The bestsellers are mostly by Turkish authors, yet The Prince of Persia fills many a movie screen.

Orhan Pamuk: "To be traveling through the middle of a city as great, historic and forlorn as Istanbul, and yet to feel the freedom of the open sea — that is the thrill of a trip along the Bosphorus."

Turkey is the world's second leading producer of watermelons and the leading producer of cherries; you can see both in the streets.

Full of small villages, it's one of the best walking cities.  People are friendly and helpful to strangers.

According to Forbes, there are 35 billionaires in Istanbul.

The major sights underwhelm me, in part because they are so crowded with tourists and in part because the "real city" feels further removed from them historically and spiritually than say Cairo does from its classic mosques.  

Sultanahmet is the worst tourist ghetto I've seen in any major city, ever.  It is essential to stay in some other part of the city, any other part.  I'm far from the center in Topkapi (not near the palace of the same name) and happy with my choice.

I could imagine living here.  It offers many of the benefits of major European cities but at lower expense.  It is less exotic than I had expected, and that's taking into account the typical first-order illusion about the exoticism of distant foreign cities. 

Turkey is Europe's leading producer of televisions.  After the 2001 troubles, both the banks and the government are in good fiscal shape.  The Turkish lira has yielded strong returns for years.  The economy is well-diversified.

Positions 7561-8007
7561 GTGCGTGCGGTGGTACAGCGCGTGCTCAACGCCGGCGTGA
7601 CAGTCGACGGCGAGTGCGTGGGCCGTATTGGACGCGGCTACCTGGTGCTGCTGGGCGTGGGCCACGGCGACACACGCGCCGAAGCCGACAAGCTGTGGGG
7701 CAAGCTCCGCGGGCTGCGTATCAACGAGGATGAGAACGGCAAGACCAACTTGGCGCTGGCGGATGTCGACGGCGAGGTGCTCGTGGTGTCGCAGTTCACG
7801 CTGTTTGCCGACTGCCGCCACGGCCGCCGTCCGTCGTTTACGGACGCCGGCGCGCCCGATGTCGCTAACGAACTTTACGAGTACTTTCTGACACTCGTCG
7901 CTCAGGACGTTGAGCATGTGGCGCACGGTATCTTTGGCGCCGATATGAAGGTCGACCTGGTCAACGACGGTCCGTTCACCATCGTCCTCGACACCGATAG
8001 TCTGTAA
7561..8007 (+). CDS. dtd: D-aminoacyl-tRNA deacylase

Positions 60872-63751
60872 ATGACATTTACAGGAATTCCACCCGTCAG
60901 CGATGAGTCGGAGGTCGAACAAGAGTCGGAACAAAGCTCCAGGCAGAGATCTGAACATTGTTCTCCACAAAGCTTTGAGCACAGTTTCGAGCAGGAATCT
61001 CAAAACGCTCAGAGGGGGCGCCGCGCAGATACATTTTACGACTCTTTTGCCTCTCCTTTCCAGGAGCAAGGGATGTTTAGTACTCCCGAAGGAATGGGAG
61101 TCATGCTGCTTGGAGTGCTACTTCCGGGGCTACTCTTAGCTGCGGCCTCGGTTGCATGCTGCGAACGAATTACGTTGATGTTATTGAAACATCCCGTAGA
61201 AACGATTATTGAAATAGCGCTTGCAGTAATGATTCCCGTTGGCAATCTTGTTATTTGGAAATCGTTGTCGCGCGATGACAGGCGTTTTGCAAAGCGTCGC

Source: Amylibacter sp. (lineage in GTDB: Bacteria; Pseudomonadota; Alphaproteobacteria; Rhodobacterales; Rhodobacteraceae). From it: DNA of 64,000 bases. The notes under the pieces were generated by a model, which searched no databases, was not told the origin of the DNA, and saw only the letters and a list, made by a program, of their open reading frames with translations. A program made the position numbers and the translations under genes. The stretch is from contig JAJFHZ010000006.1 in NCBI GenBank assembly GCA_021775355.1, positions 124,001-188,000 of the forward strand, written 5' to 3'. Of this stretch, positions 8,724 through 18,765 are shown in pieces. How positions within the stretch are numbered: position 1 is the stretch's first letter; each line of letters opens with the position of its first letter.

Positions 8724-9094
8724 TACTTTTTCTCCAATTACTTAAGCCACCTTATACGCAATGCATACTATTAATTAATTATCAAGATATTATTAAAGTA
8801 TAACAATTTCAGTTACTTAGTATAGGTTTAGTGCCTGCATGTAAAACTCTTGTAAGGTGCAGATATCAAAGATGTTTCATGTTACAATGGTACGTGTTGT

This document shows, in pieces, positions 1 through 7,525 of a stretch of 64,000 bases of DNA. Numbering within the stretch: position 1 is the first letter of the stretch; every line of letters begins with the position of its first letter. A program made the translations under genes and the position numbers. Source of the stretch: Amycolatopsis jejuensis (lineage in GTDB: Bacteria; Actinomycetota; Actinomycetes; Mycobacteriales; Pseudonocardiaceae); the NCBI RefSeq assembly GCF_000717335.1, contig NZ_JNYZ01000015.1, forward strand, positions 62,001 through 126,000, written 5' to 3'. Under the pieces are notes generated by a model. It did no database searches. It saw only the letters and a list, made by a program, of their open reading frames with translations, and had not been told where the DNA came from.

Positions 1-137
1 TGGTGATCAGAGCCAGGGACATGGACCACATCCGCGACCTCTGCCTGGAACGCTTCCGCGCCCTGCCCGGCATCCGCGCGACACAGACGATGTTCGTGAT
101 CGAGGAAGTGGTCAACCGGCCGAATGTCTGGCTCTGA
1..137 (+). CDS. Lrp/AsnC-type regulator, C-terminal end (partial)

Oddly (or perhaps not), the city reminds me of a larger-scale Marseilles.

Three years ago, here is Alex on Istanbul.  I took a cab there, and then the ferry back.

Cigarette black markets in prison

Shades of the classic Radford article, except the time is now and the author is Stephen Lankenau:

Since the mid-1980s, cigarette-smoking policies have become increasingly restrictive in jails and prisons across the United States. Cigarette black markets of various form and scale often emerge in jails and prisons where tobacco is prohibited or banned. Case studies of 16 jails and prisons were undertaken to understand the effects of cigarette bans versus restrictions on inmate culture and prison economies. This study describes how bans can transform largely benign cigarette “gray markets,” where cigarettes are used as a currency, into more problematic black markets, where cigarettes are a highly priced commodity. Analysis points to several structural factors that affected the development of cigarette black markets in the visited facilities: the architectural design, inmate movement inside and outside, officer involvement in smuggling cigarettes to inmates, and officer vigilance in enforcing the smoking policy. Although these factors affect the influx of other types of contraband into correctional facilities, such as illegal drugs, this study argues that the demand and availability of cigarettes creates a unique kind of black market.

Hat tip goes to Vaughn Bell.

How bad is the Greek bureaucracy?

Canadian entrepreneur Steve Earle traveled to Greece with plans for what he hoped would be a flourishing business in a sunny, island-rich nation: a sea-plane airline.

But Mr. Earle's company, AirSea Lines, went bust five years later in 2008–hindered in large part, he says, by government bureaucracy. "They killed it by inertia," he says. "Greece is an unsustainable reality."

AirSea's odyssey illustrates one of the key problems preventing Greece from generating the economic growth it needs to pay off its heavy debts: Critics say a sprawling civil service has tried to secure its own survival through an opaque patchwork of fees, taxes and red tape. The European Commission estimates the administrative burden of Greece's bureaucracy–the value of work devoted to dealing with government-imposed administration–is equivalent to 7% of gross domestic product, twice the EU average.